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The 'Barlow' Name

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A little history on the name Barlow and their place or origin in England. The following is copied from the book, Bunches of Barlows, by John Hawkins & Elizabeth H. Michaels, the original was copied from notes by Allan Poe, Caldwell County NC genealogist.

Barlow was originally a place name of Anglo-Saxon derivation, signifying a hill or clearing planted in barley (Anglo-Saxon 'Baerlic') There are several villages and manors bearing the name, all in the north of England, (Lancashire, Yorkshire, & Derbyshire). The oldest and by far the most numerous of the Barlow families originated in Lancashire taking their name from a manor in the parish of Whalley, near the modern industrial center of Manchester, and near the point where the three counties of Lancashire, Yorkshire and Cheshire meet. They descend from a 13th century knight, Sir Roger Barlow of Barlow, in the reign of Edward I. The senior male line of the family continued in possession of the manor of Barlow for at least four centuries, Thomas Barlow, being lord of the manor in the reign of Charles II, in 1664. The medieval coat of arms of the Lancashire Barlows was (in simple terms), a two-headed silver eagle on a black shield, very similar to the arms of the German emperors, still used. I think, as the arms of West Germany. Some of the junior branches of the family produced some individuals of moderate importance--a Bishop of Rochester (1603), an Archbishop of Tuam in the Church of Ireland (1634), who was ancestor of a Lord Mayor of Dublin (1715)

Records of descendants of more modest pretensions include George Barlow, a baker in Manchester in 1583; Henry Barlow of Derbyshire, a student at Oxford in 1584; John Barlow of Cheshire, another Oxford student in 1600; and Sir Alexander Barlow, Knight of Barlow, whose will was probated in 1620, at Chester, (Whalley Parish, in which the manor of Barlow was situated, was in the diocese and archdeaconry of Chester) The Reverend Canon C.W. Bardslay, who was a rector of a city parish in Manchester for 30 years, published his authorative dictionary of English and Welsh surnames in 1896; he remarked in it that the Barlow name in Lancashire 'has ramified in an extraordinary manner.' The 1873 Post Office Directory for Lancashire listed 75 Barlow householders in the city of Manchester; other directories of the period listed 15 Barlow householders in the West Riding of Yorkshire, and 33 in the city of London.

Dictionary of English and Welsh Names:

Local 'of Barlow' near Manchester, The Lancashire Barlows spring from Barlow Hale and Barlow Moor, near Manchester. The same has ramified in an extra-ordinary manner. Barlow is also a parish in Co Derby, near Chesterfield, and nearly all our Barlows trace back to the neighborhood of Manchester.

The Barlows of Barlow Hale - whence Wm Barlow, Bishop of Lincoln, born about 1550- were seated there so early as 20 Ric II.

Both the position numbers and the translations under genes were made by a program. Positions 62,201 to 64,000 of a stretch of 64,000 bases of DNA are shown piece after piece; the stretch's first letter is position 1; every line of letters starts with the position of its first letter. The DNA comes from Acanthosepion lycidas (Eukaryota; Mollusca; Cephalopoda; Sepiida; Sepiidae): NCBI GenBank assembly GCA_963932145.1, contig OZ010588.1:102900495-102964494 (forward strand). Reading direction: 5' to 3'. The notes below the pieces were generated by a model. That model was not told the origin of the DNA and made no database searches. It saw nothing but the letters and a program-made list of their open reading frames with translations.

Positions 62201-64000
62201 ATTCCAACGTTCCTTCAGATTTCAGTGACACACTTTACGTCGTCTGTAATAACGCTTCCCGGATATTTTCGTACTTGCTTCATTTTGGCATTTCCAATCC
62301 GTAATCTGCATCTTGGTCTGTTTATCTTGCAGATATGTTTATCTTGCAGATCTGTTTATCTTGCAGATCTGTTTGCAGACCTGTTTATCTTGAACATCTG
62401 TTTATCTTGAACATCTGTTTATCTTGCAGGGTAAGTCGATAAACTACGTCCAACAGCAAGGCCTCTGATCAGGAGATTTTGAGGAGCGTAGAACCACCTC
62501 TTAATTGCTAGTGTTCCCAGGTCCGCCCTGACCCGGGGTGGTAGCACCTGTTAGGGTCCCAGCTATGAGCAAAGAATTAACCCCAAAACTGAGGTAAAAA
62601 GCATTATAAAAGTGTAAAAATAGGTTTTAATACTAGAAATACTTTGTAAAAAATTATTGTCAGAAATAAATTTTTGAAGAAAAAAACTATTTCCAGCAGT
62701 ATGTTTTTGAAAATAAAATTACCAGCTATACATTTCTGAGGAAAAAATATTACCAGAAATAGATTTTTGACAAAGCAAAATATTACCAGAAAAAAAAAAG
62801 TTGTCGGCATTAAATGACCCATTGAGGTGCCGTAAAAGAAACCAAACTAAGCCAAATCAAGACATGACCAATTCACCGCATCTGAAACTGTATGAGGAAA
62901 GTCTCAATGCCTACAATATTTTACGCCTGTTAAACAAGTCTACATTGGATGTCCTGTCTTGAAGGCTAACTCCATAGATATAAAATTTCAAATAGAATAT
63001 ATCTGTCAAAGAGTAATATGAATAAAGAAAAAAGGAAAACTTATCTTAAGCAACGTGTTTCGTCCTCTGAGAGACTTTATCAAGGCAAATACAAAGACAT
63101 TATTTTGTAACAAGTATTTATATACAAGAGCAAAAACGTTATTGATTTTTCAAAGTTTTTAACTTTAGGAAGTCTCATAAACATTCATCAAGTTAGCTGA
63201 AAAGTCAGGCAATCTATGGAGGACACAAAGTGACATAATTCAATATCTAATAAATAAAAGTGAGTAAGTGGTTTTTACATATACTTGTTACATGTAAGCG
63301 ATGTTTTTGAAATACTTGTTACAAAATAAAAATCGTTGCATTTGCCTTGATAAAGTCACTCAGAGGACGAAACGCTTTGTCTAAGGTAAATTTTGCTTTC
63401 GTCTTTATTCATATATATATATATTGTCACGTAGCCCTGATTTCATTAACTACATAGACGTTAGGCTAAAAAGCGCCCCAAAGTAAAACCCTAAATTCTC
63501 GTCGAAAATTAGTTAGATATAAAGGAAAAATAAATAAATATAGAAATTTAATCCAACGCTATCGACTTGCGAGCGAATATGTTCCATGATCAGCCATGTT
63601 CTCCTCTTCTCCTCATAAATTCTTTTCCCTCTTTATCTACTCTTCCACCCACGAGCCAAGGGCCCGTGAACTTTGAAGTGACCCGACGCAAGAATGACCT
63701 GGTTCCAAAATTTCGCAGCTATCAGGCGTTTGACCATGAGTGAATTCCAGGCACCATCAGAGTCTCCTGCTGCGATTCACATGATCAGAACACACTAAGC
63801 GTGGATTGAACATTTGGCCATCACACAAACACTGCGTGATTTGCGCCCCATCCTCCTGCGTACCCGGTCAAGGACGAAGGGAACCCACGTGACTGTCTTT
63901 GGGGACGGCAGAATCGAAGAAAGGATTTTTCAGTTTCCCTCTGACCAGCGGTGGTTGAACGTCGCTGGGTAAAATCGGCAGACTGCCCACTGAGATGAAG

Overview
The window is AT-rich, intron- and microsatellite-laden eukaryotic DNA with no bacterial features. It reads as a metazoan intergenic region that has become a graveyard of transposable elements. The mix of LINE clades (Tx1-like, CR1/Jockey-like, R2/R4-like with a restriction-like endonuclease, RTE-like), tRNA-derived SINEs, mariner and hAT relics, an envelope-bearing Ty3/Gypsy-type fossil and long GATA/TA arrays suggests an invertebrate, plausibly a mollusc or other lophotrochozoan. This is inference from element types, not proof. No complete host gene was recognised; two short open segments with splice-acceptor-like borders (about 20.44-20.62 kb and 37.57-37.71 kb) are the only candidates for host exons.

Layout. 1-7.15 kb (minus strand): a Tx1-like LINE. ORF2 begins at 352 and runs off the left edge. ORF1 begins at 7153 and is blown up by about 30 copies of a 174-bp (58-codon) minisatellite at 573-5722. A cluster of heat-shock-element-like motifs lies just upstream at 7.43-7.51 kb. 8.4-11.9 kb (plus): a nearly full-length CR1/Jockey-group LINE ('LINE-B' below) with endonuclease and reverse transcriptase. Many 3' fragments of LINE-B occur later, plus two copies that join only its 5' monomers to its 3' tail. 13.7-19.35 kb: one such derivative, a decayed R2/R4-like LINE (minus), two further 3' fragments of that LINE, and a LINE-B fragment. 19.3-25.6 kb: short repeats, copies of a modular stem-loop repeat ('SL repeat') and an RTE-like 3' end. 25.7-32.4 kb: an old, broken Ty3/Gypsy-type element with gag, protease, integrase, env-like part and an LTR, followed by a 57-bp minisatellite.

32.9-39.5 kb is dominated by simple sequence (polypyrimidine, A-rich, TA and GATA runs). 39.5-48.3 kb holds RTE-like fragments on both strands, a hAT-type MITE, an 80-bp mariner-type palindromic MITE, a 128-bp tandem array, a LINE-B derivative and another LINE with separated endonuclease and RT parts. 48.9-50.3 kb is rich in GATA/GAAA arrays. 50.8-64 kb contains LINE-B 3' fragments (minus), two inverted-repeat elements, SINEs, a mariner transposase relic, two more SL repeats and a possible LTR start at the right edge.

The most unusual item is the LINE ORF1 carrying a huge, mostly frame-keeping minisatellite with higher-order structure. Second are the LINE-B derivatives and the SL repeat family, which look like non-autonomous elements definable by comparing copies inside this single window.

The first entry below probably represents Barlow, a chapelry in the Parish of Brayton, west  Rid. Yorks.

1379 Johannes de Barlowe : PI Yorks
1584 Henry Barlow Co Derby Reg Univ. Oxford
1600 John Barlow Co Chester ibod pg 244
1583 George Barlow of Manchester, Baker will of Chester
1594 Ottiwell Barlow of Heuton Norris
1620 Sir Alexander Barlow of Barlow
1656 married John Barlow and Mary Tolley St. Dionis Backchurch
Fred Rump

My suspicion (that's really all we can hope for with name meanings) is that it has the same root from old Germanic in Anglo-Saxon England as in northern Germany where its version is Barlage. Barlage folks immediately changed their names to Barlow once they came to an English speaking country. Like Schmidt became Smith.

In this context lage=lege=low and in the many place names in Germany which end in *lage it is assumed that the area was a low lying place which was cleared of woods for meadows and grazing. It was too wet for farming back then. Later ditches were dug and farming was done anyway.

The Bar part of the name probably comes from bare or nacket. In combination then and like so many names it comes from a locale where an low lying area has been cleared or is now bare.
'A Dictonary of English Surnames' and Mac Lysaghts 'The Surnames of Ireland'

BARLOW first appears in England on the Assize Rolls of Lancashire as 'de Barlowe' in 1260.

The name appears in Dublin, Ireland as an English toponymic --a surname formed from a place-name-- in 1584 and has since appeared in other counties, notably Tipperary.

Sources: Reaney & Wilson

I inquired an Irish researcher and asked him about the Barlow name; it is probably that Barlow is English -- unless Poppa Joe can find it in his Irish books.   There were a lot of English surnames brought to Ireland. Some early with the Normans. Folk of English and Irish descent are usually called 'Anglo Irish.'

In Ulster you have another factor:

Plantations that did not fail. There were other attempts to plant settler populations in southern Ireland that failed. So in Ulster you have large, more recent populations. Some settlements were English. The Scottish ones succeeded better, but you still find a sign- ificant number of English surnames.

'Recent' here is a relative term. These people were in Ireland from t he early 1600's in many cases. They were viewing Ulster as their home before they left to the states. I know that was true of my ancestors -- they loved Ireland and it was where they had come from.